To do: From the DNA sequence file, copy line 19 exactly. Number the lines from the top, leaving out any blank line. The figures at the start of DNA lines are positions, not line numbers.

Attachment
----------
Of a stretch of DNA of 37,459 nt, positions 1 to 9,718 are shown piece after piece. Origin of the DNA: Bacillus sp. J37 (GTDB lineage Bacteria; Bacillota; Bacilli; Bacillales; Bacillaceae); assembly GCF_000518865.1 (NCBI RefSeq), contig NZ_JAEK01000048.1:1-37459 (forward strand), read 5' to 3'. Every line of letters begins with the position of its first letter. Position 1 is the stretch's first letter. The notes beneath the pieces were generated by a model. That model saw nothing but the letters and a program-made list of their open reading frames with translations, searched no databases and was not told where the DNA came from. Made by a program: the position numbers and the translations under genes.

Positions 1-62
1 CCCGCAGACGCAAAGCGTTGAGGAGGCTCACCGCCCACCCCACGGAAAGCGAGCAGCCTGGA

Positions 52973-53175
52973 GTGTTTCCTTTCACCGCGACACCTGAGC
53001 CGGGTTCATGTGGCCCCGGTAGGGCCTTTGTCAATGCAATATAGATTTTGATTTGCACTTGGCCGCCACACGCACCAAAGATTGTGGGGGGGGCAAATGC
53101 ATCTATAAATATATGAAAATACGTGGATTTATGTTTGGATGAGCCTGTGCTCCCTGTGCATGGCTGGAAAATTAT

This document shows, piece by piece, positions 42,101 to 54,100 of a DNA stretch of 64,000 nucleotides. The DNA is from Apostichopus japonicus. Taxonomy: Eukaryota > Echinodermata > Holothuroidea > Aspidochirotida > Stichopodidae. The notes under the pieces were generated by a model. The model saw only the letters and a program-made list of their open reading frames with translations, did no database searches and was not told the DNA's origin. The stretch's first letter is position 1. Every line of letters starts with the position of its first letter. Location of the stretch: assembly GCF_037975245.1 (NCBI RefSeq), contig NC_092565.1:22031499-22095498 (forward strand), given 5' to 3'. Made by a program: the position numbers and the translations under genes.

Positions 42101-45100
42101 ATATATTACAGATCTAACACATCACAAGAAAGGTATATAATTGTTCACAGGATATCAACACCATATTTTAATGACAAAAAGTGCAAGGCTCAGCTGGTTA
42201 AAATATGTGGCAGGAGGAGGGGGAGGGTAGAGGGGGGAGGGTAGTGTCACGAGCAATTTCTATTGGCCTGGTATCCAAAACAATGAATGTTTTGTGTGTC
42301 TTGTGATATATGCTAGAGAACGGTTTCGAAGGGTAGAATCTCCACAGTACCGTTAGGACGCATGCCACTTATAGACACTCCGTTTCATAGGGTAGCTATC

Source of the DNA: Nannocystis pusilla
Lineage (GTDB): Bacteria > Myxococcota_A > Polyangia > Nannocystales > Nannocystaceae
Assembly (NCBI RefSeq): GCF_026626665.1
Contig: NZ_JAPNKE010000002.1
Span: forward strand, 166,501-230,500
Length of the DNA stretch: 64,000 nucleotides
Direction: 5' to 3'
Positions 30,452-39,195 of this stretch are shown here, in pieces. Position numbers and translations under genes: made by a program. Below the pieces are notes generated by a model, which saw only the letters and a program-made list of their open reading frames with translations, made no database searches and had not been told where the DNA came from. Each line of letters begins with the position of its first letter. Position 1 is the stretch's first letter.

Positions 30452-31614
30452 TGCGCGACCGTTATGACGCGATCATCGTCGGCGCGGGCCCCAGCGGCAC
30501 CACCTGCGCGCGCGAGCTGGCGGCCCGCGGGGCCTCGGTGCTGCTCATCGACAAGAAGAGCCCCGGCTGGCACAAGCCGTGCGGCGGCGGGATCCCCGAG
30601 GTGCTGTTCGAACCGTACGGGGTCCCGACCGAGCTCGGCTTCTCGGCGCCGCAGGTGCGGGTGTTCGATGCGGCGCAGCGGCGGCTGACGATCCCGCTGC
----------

Direction: 5' to 3'